Does attending an elite university really make a difference in a graduate’s lifetime earnings power?
This is an important issue to address, since the very people who would swear it’s true are more likely to be financially well-off. In other words, your clients and the grown children of your clients with kids of their own are more inclined to accept the superiority of elite universities as fact.
These affluent parents also are more likely to have the means to spend $300,000 or more when underwriting a single bachelor’s degree from an ultraexpensive rankings darling like Stanford or Princeton. And the financial pain will be even greater for parents sending more than one kid off to college.
Making the decision to sink a hefty six figures into an undergraduate experience can turn a positive retirement scenario for parents into an iffy one and leave financial professionals with fewer assets to manage.
The financial damage would be even worse for affluent parents who have not saved enough for college and resort to borrowing to pay the tab for a trophy-school degree. This goes on a lot. According to recently released statistics from the Survey of Consumer Finances for 2016, 24 percent of all college debt was held by households in the top quintile of income. These families make at least $144,720 annually.
Ironically, while many high-income parents believe that attending a school like Harvard, Duke, Northwestern or Johns Hopkins is essential if their children are to ultimately earn the best salaries, the research doesn’t bear it out.
Two landmark studies, which for years have appeared airtight, indicated that wealthy students don’t boost their earnings power by attending these institutions. A new study, which offered a slightly different take on this issue, also concluded that there isn’t a salary boost for smart, high-income students who attend the most-coveted schools versus less-selective institutions.
Let’s take a look at the research findings.
The first study, which was released in 2002, examined salaries of graduates who attended Ivy League schools in the late 1970s versus those who were accepted by Ivies but went to other less-selective universities. When Alan Krueger, a noted Princeton economist, and Stacy Dale, a senior researcher at Mathematica Policy Research, looked at the graduates’ initial earnings, the differences in income earned between the two cohorts was “generally indistinguishable from zero.”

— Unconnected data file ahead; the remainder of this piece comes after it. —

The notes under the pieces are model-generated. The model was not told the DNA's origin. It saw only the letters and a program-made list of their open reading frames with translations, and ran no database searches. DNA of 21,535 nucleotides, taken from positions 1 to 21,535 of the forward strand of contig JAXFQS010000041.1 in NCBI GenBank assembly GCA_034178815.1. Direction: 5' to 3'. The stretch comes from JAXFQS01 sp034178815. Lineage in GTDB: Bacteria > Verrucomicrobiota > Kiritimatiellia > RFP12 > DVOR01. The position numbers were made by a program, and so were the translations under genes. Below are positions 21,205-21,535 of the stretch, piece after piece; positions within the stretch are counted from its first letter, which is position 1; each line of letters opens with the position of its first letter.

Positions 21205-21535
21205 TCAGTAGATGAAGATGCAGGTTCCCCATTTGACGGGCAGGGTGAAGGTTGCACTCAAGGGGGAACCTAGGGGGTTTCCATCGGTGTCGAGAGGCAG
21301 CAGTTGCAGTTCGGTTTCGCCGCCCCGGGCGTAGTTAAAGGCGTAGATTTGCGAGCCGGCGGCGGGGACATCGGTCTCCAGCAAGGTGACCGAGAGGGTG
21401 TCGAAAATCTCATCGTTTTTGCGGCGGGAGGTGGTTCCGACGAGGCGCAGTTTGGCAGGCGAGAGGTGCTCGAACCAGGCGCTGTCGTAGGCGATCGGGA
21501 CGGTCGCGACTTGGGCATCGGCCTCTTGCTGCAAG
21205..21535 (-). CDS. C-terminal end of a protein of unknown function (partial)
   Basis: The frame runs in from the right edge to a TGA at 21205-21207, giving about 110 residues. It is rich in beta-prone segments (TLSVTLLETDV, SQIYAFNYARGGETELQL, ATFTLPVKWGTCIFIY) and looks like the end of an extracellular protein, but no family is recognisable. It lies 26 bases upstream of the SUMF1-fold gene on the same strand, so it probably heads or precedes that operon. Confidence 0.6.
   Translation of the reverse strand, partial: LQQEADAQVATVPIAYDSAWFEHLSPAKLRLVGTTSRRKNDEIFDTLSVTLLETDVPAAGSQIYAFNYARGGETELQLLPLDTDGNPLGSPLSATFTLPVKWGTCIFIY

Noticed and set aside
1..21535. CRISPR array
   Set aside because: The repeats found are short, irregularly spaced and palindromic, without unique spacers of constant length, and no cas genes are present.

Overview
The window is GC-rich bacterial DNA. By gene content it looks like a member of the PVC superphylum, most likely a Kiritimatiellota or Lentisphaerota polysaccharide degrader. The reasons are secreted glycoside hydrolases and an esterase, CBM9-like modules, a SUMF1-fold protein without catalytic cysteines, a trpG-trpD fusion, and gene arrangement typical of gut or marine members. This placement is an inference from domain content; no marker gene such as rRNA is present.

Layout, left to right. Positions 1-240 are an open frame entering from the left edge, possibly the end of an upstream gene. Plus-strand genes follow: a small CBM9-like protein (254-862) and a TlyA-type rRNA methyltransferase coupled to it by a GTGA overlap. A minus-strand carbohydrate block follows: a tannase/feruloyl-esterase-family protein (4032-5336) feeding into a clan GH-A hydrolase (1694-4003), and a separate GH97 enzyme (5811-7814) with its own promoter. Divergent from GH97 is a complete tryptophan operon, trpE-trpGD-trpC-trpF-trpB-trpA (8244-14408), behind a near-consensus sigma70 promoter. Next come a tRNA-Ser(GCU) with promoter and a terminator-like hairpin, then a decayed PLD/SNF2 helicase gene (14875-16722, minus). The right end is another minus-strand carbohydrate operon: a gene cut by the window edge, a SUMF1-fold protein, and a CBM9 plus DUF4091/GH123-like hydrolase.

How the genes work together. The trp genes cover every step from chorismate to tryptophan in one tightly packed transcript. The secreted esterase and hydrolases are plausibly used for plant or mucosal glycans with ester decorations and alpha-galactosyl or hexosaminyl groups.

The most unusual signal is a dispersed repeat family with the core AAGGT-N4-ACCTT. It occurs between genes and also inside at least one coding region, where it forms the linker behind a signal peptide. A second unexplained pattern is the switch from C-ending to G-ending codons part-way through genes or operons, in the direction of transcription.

The pair of researchers released a follow-up study in 2011 that documented the same earnings phenomenon from the original study subjects as they progressed in their careers. They also expanded their scope by looking at salaries earned by graduates of Ivy League institutions and comparing them with the salaries earned by individuals who got rejected from the Ivies but who possessed the same stellar academic profiles. When they examined the salary history of both groups of graduates, who started college in 1989, there was no difference in salaries.
The conclusion of this much-lauded research was that the wealthy teenagers who apply to these prestigious universities will do well in their careers—regardless of where they are admitted—because they are bright, talented, ambitious and have rich parents. For these affluent students, an elite education just isn’t necessary.
The research suggests that a better predictor of earnings was the average SAT scores of the most selective school a teenager applied to and not the typical scores at the institution the student attended.
Both studies, however, did document a significant boost in income among graduates who came from minority and low-income households. These graduates are less likely to have parents who can help their children financially and professionally.
Despite the benefits that elite schools can bestow on less-fortunate students, these institutions remain primarily in the business of educating wealthy children. They enroll more students from the top 1 percent of the income scale than the bottom 60 percent.
Finally, the most recent study, which comes from researchers at Virginia Tech, Tulane and the University of Virginia, backed up much of what the older research illustrated. For high-income, white male graduates, the study that was published in the National Bureau of Economic Research found no relationship between college selectivity and future salaries.
At least on the surface, there did seem to be a significant difference in wages for women who attended elite schools. The women’s earnings increased 14 percent. The researchers, however, explained that this boost was almost entirely achieved not by higher per-hour wages but by the women staying in the workforce longer. These women delayed marriage and childbirth longer than women who attended less-selective schools.
If you have clients who have drunk the Kool-Aid peddled by U.S. News & World Report’s rankings and believe an elite education is essential, talk to them and share this research. Doing so could help parents who are tempted to spend way too much for their children’s college years, and also help your bottom line.
Lynn O’Shaughnessy is a nationally recognized higher-ed speaker, journalist and author of The College Solution. She writes about college for CBS MoneyWatch and on her own blog, TheCollegeSolution.com.